Cybercrime and cybersecurity bill – stop the ANC government from breaking the Internet

The government published the Cybercrimes and Cybersecurity Bill (CAC) draft for public comment on 28 August, proposing a number of measures to combat computer-related crimes in South Africa.

Its broad approach to information and communication technology crimes was roundly criticised, with the Electronic Frontier Foundation weighing in on the copyright infringement portions of the bill.

Columnist Ivo Vegter recently wrote an article for the Daily Maverick on the matter, titled Government is breaking the Internet.

In the column he highlights the following problems with the bill:

  • Too-broad, and useless definitions for copyright infringement.
  • Creation and use of tools used by network engineers and security professionals, such as Wireshark, nmap, and aircrack-ng, is criminalised.
  • Whistleblowing and investigative journalism will be criminalised.

Specialist lawyers Lisa Thornton and John Giles told MyBroadband that they mostly agree with Vegter on the point that the draft bill is too broad.

Here’s what they had to say on the matter.


You have to take a nuanced approached – Lisa Thornton

Lisa Thornton

Thornton – a consultant specialising in electronic communications, new media policy, and regulatory issues – agreed with Vegter on almost all points.

She said such a bill is needed, its provisions have to be more nuanced, though.

“I lost quite a lot when someone took over my identity in South Africa several years back,” said Thornton, adding that she was given the run-around by the bank and bank ombudsman.

“No-one seemed to know whether a crime was committed or what to do about it.”

She also agreed that copyright protections belong in the copyright laws, and that network monitoring falling afoul of the new bill is problematic.

“The draft bill isn’t perfect, but it’s a good thing that a comprehensive law has been put out there. It is a good thing that comments are going to be accepted, and hopefully taken into account.”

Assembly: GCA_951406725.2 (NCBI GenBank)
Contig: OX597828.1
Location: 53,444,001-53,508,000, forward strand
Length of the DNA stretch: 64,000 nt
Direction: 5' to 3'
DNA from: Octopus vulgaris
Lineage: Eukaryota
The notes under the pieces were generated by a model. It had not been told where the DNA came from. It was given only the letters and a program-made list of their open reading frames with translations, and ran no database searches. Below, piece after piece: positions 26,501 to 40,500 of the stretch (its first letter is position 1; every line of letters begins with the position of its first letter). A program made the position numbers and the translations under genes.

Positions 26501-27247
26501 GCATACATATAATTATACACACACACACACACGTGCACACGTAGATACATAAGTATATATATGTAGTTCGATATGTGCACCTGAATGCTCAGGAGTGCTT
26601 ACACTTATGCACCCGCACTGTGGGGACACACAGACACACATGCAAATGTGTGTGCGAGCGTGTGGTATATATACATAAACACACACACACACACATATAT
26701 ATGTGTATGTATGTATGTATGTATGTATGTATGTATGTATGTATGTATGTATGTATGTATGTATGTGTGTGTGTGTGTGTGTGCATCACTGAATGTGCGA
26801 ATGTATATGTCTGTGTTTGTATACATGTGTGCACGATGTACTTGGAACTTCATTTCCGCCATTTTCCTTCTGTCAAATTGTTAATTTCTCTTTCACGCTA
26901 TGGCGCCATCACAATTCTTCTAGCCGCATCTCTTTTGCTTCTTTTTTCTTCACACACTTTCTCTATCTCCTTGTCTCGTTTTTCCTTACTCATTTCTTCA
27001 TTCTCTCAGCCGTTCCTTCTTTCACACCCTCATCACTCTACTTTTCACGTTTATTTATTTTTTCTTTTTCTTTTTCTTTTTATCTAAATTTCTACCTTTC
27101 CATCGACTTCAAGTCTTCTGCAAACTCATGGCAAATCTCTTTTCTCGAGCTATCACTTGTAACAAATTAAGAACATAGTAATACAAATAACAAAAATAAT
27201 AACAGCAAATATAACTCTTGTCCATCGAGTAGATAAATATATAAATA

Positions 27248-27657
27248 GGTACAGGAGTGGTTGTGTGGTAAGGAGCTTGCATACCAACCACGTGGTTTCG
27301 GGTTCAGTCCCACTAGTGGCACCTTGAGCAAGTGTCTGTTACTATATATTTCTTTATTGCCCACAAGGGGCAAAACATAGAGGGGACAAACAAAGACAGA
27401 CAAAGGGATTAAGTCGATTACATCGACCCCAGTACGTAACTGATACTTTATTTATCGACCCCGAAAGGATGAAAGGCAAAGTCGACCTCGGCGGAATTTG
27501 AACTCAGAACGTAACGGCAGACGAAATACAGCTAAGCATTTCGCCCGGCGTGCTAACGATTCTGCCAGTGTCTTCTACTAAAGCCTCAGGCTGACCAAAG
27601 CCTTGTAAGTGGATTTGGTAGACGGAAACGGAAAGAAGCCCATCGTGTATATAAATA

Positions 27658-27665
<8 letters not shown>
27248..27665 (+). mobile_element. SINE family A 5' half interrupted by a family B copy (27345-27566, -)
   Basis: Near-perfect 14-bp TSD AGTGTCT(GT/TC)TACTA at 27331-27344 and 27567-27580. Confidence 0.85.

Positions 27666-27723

“I hope the industry continues to engage within the process. And I hope the media continues to call a spade a spade.”


Copyright protections are needed, serious implications for whistleblowers and security researchers – John Giles

John Giles

Giles, a managing attorney at Michalsons Attorneys, disagreed with Vegter and Thornton on the issue of copyright protections.

“Copyright protection is very necessary. There is an overlap with the Copyright Act or the recent Copyright Amendment Act, but both should exist,” he said.

On the topic of network monitoring and packet sniffing tools, he said it was important to remember that such utilities must be used unlawfully and intentionally for it to be a crime under CAC.

He warned that if someone unlawfully accessed critical data in a national-critical database, they could be fined R10 million or face up to 10 years in prison.

However, he did agree with Vegter and Thornton that exclusions for whistleblowers and investigative journalists need to be added to the bill.

“CAC crimes are defined very broadly,” he said.

“For example, if someone does anything with state secret information, they could go to jail for 10 years. There is no public interest defence.”

Similarly, someone who reports security flaws to the media could be seen as aiding others to commit cyber crimes, and will earn the person reporting the crime the same sentence as the person committing it.

The bill defines Security Incident Response Teams that the issue should be reported to, if not directly to the provider of the service or site with the security flaw.

A site that has been alerted to the fact that it has a security flaw would need to report it, or they would be guilty of a crime and face a fine of R10,000 per day.

“CAC is necessary, but it goes overboard. It is too broad and complex. As a country, we don’t have the skills or the budget to implement it. It could have serious consequences for people who are unaware of what CAC means for them.”

Giles said Michalsons is running public workshops on the Cybercrimes and Cybersecurity Bill during February 2016 in all the major centres.

Those interested in submitting comments on the bill have until 30 November to do so, using the SA government’s website.


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Cybercrime and cybersecurity bill – stop the ANC government from breaking the Internet